A Strong Typing Example

I’m a Rust programmer and in general a fan of strong typing over dynamic or duck typing. But a lot of advocacy for strong typing doesn’t actually give examples of the bugs it can prevent, or it gives overly simplistic examples that don’t really ring true to actual experience. Today, I have a longer-form example of where static typing can help prevent bugs before they happen. The Problem Imagine you have a process that receives messages and must respond to them.

Blocking Sockets and Async

Using async in Rust can lead to bad surprises. I recently came across a particularly gnarly one, and I thought it was interesting enough to share a little discussion. I think that we are too used to the burden of separating async from blocking being on the programmer, and Rust can and should do better, and so can operating system APIs, especially in subtle situations like the one I describe here.

Why Rust should only have provided expect for turning errors into panics, and not also provided unwrap

UPDATE 2: I have made the title longer because people seem to be insisting on misunderstanding me, giving examples where the only reasonable thing to do is to escalate an Err into a panic. Indeed, such situations exist. I am not advocating for panic-free code. I am advocating that expect should be used for those functions, and if a function is particularly prone to being called like that (e.g. Mutex::lock or regex compilation), there should be a panicking version.

Another Confusing Haskell Error Message

The Error Message I’ve written before about just how befuddling Haskell error messages can be, especially for beginners. And now, even though I have some professional Haskell development under my belt, I ran across a Haskell error message that confused me for a bit, where I had to get help. It’s clear to me now when I look at the error message what it’s trying to say, but I legitimately was stumped by it, and so, even though it’s embarrassing for me now, I feel the need to write about how this error message could have been easier to understand:

Command Line Interface UXes Need Love, Too

It took me a long time to admit to myself that the venerable Unix command line interface is stuck in the past and in need of a refresh, but it was a formative moment in my development as a programmer when I finally did. Coming from that perspective, I am very glad that there is a new wave of enthusiasm (coming especially from the Rust community) to build new tools that are fixing some of the problems with this very old and established user-interface.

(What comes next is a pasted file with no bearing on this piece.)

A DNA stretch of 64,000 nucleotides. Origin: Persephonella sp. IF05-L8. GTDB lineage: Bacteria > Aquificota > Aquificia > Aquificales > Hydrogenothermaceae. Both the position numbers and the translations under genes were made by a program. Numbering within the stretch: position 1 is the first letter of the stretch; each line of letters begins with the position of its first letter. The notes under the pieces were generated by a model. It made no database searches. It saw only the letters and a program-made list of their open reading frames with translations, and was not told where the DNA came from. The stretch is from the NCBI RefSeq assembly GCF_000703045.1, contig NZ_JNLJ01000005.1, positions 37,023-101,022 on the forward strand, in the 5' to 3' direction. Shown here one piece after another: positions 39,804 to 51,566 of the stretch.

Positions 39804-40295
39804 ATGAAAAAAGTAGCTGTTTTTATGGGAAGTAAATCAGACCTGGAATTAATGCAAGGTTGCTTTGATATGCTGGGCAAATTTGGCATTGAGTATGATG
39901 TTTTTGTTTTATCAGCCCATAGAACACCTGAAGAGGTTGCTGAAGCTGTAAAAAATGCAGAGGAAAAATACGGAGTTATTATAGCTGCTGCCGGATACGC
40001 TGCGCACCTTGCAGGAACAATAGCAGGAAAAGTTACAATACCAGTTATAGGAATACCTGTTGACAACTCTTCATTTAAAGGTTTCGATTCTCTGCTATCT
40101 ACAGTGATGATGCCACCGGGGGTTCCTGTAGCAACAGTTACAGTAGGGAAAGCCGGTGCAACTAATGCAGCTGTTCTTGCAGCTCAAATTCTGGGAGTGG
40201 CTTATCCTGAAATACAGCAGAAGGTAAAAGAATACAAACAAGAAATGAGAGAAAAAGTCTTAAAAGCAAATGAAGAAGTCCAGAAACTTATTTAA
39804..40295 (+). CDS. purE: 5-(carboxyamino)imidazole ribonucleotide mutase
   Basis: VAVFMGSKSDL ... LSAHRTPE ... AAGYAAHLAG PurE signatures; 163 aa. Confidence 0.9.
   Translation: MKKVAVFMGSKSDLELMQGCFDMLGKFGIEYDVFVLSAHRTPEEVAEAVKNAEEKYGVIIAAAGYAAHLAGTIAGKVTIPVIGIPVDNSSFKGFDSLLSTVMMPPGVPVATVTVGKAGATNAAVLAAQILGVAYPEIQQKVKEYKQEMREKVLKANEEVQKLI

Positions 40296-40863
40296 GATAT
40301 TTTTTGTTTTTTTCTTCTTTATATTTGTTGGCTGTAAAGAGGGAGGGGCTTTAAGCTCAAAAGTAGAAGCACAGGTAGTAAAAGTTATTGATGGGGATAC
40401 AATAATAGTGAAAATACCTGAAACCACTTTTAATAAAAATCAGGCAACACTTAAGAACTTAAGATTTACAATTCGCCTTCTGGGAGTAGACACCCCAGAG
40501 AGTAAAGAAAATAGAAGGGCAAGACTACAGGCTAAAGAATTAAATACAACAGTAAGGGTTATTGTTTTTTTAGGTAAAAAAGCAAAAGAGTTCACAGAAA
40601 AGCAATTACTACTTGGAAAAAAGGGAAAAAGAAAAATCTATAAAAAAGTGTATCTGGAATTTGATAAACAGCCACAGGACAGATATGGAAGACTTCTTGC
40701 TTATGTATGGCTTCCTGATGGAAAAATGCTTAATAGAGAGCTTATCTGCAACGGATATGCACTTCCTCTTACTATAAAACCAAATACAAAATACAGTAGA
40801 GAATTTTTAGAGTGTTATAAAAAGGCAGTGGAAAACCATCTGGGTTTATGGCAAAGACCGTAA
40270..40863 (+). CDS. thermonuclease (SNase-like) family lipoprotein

Trivia About Rust Types: An (Authorized) Transcription of Jon Gjengset’s Twitter Thread

Preface (by Jimmy Hartzell) I am a huge fan of Jon Gjengset’s Rust for Rustaceans, an excellent book to bridge the gap between beginner Rust programming skills and becoming a fully-functional member of the Rust community. He’s famous for his YouTube channel as well; I’ve heard good things about it (watching video instruction isn’t really my thing personally). I have also greatly enjoyed his Twitter feed, and especially have enjoyed the thread surrounding this tweet:

Function Overloading in Rust

I just made a pull request to reqwest. I thought this particular one was interesting enough to be worth blogging about, so I am. We know that many C++ family languages have a feature known as function overloading, where two functions or methods can exist with the same name but different argument types. It looks something like this: void use_connector(ConnectorA conn) { // IMPL } void use_connector(ConnectorB conn) { // IMPL } The compiler then chooses which method to call, at compile-time, based on the static type of the argument.

Can you have too many programming language features?

There’s more than one way to do it. Perl motto There should be one– and preferably only one –obvious way to do it. The Zen of Python (inconsistent formatting is part of the quote) When it comes to statically-typed systems programming languages, C++ is the Perl, and Rust is the Python. In this post, the next installment of my Rust vs C++ series, I will attempt to explain why C++’s feature-set is problematic, and explain how Rust does better.

A Checklist of Dev-Ops Disciplines

I have worked on a lot of programming projects in my time, and while I was a programming consultant I have worked in a lot of different corporate environments. At some of them, it was easy to be concretely productive: I was able to contribute immediately, and at a rapid rate. At others, actual useful contributions would be impossible until I had a month or more of experience with a codebase, and even then every change would be a long slog.

Choosing the Right Integers